Dave Solomon's State House Dome: Problems for Patriots decal license plateBy DAVE SOLOMON
April 07. 2018 10:35PM
With solid Republican majorities in the House and Senate, you'd think Republican Gov. Chris Sununu would have an easier time getting his policy priorities enacted into law. But in his first term, he's seen some strong push back from his own party on issues like right-to-work, tax credits and school choice.
Now he's having trouble getting a Patriots decal license plate approved.
The state already offers a New England Patriots $5 scratch ticket, celebrated with much fanfare on the steps of the State House last August with Patriots owner Bob Kraft at Sununu's side.
In January, the governor told House and Senate leaders he wants the state to issue a Patriots decal license plate, which would require legislation. All funds raised through sale of the plate would go to New Hampshire charities.
The House approved many new decal plates before the deadline for House bills to be sent along to the Senate, but nothing for the Patriots.
Bills were approved in the House authorizing decal plates for Granite Pathways, New Hampshire Law Enforcement Officers Memorial Association, Friends of the Hampton Falls Bandstand, Seacoast Youth Services and the Daniel Webster Council of Boy Scouts of America.
When the bills got to the Senate Transportation Committee, Sen. Regina Birdsell, R-Hampstead, attached an amendment to the Boy Scouts bill authorizing the Patriots decal as well. The hearing on the bill (SB 1697) featured an appearance by Patriots great Andre Tippett, now executive director of community affairs for the Patriots organization.
That didn't sit well with House Transportation Committee Chair Steve Smith, R-Charlestown, who said he withheld a Patriots decal bill for a reason.
"The governor's office asked me to make that happen in January, and I gave him a checklist of things I needed," said Smith.
He wanted verification that the Patriots Foundation is incorporated under IRS rules (501c3) as a charity in New Hampshire; he wanted to see a list of eligible New Hampshire charities; and he wanted to see a rendering of the decal as it would appear on license plates.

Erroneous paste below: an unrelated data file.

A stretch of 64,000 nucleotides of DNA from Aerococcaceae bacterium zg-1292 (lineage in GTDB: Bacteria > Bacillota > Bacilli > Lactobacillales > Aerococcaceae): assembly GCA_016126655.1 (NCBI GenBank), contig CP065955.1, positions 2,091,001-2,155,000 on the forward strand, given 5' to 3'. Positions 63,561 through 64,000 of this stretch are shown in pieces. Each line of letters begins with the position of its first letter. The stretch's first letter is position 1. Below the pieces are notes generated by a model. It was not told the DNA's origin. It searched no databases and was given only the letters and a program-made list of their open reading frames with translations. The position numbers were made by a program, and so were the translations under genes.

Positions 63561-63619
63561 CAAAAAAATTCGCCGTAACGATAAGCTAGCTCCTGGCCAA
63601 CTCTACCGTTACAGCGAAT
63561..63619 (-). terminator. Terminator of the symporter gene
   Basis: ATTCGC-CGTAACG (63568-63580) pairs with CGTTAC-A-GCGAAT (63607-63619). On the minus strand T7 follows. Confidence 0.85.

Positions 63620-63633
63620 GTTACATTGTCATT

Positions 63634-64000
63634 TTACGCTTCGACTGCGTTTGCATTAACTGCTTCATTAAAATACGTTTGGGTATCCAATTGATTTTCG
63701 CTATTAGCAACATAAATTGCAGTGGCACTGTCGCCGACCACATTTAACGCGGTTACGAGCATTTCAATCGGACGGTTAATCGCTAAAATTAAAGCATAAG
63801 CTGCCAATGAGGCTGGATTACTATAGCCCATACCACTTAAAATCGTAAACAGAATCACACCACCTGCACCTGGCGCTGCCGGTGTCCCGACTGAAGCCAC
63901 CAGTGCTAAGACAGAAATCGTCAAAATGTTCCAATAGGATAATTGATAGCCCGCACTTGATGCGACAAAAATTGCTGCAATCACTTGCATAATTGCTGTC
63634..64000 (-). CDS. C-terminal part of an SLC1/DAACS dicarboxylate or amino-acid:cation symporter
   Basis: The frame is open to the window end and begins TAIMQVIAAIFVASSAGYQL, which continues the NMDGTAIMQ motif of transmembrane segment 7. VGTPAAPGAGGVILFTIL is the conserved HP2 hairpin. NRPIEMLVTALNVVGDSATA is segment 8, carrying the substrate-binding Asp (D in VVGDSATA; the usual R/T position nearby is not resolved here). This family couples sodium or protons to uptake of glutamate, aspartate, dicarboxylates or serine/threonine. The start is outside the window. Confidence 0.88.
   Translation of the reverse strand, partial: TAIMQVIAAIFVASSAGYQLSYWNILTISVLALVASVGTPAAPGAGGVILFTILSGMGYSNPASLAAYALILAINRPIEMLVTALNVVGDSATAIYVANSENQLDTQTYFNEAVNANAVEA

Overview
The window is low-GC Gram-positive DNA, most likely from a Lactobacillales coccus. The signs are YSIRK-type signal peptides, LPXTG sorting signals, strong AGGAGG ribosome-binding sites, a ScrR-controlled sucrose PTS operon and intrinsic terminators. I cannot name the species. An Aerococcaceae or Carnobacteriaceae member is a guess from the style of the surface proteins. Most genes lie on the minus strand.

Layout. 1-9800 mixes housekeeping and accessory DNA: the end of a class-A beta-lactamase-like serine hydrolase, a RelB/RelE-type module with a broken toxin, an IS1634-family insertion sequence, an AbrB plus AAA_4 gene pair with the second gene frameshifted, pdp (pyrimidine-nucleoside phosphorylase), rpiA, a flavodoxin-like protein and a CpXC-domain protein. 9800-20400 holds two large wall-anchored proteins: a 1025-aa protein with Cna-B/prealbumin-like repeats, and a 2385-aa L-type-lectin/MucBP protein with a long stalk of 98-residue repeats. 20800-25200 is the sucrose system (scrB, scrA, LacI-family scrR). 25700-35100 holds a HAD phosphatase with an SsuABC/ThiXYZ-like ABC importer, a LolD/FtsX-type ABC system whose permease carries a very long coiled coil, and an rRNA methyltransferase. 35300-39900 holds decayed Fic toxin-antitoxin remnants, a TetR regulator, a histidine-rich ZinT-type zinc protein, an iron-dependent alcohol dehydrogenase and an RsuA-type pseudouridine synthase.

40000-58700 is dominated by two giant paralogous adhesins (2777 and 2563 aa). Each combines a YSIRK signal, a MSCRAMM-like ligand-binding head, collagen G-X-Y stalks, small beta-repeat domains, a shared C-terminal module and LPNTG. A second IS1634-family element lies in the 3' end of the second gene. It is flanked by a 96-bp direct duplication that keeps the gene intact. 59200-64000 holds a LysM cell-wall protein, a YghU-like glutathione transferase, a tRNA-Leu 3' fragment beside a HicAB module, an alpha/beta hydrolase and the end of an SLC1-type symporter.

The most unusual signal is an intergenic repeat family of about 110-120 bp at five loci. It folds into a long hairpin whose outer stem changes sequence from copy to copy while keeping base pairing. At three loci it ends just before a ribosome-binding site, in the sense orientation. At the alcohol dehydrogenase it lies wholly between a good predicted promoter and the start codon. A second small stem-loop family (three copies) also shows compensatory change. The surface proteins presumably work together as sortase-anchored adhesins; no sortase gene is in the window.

" I didn't hear back," said Smith. "Then I got a message from the governor's office saying, 'Where is that?' (meaning the process of getting the Pats decal), and I said it's in the same place. I gave you the list of things that needed to be done and they're not done yet, and then we see in the paper there's a press release and an amendment in the Senate. So I actually don't have any information now, and that's a concern."
According to Sununu spokesman Ben Vihstadt, the information is on the way.
"We are working diligently with the Patriots to address all of Rep. Smith's questions, and we hope to have them answered in short order," he said. "The Patriots are a registered 501c3 in New Hampshire. All funds from the sale of the decals will support 501c3 nonprofit organizations in New Hampshire that coincide with the New England Patriots Charitable Foundation's mission."
While that may address some of Smith's concerns, it may be harder to overcome a more fundamental objection.
"The Patriots are a corporation, and I'm assuming the sticker is going to say Patriots on it," says Smith. "So what happens if Walmart, which also has a charitable 501c3, says 'We'd like to put a Walmart logo on your license plates.' How do we say no?"
But what about the Boy Scout decal that's the focus of the underlying bill?
"That's unfortunate, but that's how this process works," says Smith. "You always have a hostage, but there are ways around that. If I get good information, I'm happy to go along with it, but they've known the list of questions for four months now."
The matter will come to a head when the Senate requests a conference committee with the House to iron out the Patriots amendment to the Boy Scout's bill.
Birdsell is confident the technical questions can be resolved. "The Patriots have done everything they need to do to set up a 501c3 in New Hampshire, and all the money they receive is going to be coming right back to New Hampshire, so I was very happy to put the amendment in there," she said.
"The House rules requires them to see the decal. We don't have that requirement in the Senate, but we'll contact Andre Tippett to see if they have an example of what the decal will look like."
Whether all that will satisfy the House Transportation Committee's broader concerns remains to be seen.